Taking care of your mental well-being is really important.
We know that stress causes high levels of cortisol, which is a well-known immunosuppressant. So sleep, trying to manage stress or underlying stress conditions, focusing on holistic nutrition, engaging with loved ones, and focusing on positive things are all great ways to keep your body healthy.
UKNow: Why does disease spread more easily during the colder months and holidays?
Messaudi: That’s a good question. If you ask my mom, she’ll tell you it’s because you go outside with wet hair. But there are other reasons.
We know that influenza A follows the migration of birds from the southern hemisphere to the northern hemisphere and back. As the birds interact with other animals, the virus mutates and comes out with its new strains for the year. This is a constantly evolving virus.
Back to the cold – this time of year people are more indoors and there are more gatherings, especially for the holiday. People are traveling more. So we create these events where there will be more transmission of respiratory pathogens.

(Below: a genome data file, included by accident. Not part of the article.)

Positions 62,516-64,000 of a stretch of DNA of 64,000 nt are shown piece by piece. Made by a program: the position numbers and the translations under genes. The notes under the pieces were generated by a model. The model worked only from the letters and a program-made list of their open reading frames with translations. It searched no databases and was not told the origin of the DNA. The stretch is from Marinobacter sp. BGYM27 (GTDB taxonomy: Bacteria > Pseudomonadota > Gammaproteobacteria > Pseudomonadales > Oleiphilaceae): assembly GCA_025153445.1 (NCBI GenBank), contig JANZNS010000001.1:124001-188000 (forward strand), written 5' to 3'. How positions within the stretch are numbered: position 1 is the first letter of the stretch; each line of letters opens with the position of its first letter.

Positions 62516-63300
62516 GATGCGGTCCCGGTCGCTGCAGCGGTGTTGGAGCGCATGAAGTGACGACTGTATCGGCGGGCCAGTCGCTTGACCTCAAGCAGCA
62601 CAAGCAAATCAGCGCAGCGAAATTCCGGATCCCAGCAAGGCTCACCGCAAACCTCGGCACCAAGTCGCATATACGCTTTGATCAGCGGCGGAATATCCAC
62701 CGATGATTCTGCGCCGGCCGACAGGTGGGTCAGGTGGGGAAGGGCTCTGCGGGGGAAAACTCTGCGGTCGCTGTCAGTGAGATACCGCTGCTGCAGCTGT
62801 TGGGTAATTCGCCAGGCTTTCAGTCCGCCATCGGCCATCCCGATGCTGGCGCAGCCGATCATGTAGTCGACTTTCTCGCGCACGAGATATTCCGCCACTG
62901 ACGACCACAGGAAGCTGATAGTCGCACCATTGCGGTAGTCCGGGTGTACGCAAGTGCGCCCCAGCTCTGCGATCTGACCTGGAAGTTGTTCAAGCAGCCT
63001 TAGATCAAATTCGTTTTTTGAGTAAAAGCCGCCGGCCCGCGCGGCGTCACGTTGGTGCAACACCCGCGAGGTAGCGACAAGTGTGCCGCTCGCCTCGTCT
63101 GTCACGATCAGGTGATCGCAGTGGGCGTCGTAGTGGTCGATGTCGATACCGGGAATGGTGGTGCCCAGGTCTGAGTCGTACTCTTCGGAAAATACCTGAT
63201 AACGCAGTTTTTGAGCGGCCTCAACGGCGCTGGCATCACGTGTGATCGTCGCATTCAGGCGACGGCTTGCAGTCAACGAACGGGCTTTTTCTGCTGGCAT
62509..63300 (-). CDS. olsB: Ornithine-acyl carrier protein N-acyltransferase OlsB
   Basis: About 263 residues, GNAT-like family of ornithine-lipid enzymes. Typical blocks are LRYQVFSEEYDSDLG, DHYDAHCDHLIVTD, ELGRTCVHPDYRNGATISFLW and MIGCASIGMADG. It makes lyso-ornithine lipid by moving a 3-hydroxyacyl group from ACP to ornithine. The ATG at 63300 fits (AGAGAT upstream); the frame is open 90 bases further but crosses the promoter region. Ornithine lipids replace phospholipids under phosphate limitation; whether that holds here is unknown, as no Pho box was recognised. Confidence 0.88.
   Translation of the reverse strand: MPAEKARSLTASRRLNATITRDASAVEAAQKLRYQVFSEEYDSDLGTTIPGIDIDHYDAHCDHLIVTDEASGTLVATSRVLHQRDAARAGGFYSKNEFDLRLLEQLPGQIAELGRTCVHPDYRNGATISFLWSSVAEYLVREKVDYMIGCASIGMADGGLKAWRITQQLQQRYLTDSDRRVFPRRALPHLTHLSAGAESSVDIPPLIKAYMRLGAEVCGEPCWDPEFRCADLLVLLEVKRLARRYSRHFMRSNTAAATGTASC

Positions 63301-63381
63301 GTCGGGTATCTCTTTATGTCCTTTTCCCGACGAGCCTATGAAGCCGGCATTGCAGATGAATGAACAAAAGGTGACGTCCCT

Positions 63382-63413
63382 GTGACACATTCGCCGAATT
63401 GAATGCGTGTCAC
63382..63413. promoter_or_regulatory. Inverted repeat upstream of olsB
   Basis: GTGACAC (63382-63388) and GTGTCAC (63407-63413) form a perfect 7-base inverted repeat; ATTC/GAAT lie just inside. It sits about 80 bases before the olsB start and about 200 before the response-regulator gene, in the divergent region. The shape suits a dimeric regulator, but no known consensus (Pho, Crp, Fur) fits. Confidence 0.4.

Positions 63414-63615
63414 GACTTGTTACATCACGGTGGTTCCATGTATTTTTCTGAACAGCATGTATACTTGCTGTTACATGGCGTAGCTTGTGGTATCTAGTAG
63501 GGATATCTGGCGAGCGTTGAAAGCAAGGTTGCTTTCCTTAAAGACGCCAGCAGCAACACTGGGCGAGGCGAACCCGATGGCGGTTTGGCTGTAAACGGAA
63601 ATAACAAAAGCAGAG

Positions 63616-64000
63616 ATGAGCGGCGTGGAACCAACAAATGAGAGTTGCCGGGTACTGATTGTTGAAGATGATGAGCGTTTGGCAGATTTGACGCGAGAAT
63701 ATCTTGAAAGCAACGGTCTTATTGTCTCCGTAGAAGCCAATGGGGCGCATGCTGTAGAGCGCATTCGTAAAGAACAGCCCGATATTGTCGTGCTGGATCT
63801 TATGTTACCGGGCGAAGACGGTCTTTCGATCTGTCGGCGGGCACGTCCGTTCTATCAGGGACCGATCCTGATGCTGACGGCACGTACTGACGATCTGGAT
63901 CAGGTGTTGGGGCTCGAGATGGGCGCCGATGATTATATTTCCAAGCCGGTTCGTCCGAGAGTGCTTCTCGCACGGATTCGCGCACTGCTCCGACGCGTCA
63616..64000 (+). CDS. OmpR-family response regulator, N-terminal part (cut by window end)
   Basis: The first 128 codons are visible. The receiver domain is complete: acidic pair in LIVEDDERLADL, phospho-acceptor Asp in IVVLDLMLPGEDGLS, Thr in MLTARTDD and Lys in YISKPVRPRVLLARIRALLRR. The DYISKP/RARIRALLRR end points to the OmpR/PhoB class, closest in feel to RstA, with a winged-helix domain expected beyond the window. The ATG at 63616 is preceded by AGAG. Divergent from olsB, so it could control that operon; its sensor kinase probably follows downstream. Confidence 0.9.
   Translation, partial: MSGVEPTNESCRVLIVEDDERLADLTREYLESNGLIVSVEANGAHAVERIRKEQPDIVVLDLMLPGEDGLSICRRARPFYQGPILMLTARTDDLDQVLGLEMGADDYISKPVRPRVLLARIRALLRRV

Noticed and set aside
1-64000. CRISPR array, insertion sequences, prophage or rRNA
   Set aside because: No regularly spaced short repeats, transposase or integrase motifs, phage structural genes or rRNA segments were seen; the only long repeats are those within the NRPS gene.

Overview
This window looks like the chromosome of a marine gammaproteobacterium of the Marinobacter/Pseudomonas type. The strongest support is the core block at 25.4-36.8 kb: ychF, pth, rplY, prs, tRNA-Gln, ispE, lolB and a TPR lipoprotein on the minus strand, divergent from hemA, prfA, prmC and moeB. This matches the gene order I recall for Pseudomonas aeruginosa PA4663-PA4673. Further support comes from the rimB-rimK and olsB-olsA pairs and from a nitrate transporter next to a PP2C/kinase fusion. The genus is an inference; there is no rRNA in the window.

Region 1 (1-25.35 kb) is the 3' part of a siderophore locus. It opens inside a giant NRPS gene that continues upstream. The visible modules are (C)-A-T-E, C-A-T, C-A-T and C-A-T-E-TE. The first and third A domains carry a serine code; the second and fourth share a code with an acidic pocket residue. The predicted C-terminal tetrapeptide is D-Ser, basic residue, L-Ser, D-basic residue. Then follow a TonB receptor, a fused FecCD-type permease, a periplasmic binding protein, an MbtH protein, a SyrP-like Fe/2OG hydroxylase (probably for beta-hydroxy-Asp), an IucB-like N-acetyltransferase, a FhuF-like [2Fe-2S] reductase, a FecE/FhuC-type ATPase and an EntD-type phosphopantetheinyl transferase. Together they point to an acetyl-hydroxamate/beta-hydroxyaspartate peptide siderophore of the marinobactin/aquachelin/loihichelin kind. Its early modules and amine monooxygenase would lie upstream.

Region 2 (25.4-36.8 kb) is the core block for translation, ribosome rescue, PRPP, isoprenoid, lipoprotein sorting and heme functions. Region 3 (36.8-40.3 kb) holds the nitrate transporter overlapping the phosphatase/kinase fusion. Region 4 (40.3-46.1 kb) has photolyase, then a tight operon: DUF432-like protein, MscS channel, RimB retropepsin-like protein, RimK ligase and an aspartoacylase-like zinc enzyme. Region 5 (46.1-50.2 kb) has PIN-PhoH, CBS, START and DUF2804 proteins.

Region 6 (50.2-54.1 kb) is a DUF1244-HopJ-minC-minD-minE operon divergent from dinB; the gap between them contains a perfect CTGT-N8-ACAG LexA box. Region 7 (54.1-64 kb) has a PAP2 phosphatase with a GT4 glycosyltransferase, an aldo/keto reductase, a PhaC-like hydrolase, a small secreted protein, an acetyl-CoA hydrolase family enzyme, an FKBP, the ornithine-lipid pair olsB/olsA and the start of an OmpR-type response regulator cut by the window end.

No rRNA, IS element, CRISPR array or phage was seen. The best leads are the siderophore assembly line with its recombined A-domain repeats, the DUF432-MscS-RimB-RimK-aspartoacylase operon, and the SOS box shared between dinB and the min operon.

Finally, there are some studies that show that cold air can damage the lining of our airways, creating conditions for more infections.
UKNow: What steps can people who travel take to avoid contracting or spreading disease?
Messaudi: I would disguise myself on a plane. I still do, even in a huge airport with so many people from everywhere. It’s a great mixing bowl for all those pathogens. So it’s not a bad idea to take extra precautions. If you could drive, I’d say drive and avoid the planes.
We know people haven’t been able to see their families the same way they could before COVID. This goes back to the importance of mental health and well-being. So it’s a cost-benefit analysis as people make plans.
Right now, if I were an immunocompromised person, I would be very careful and thoughtful about where I go. I’d say if you’re coughing or not feeling well, cover up or maybe just don’t go to that one thing you were going to for the sake of everyone else around you.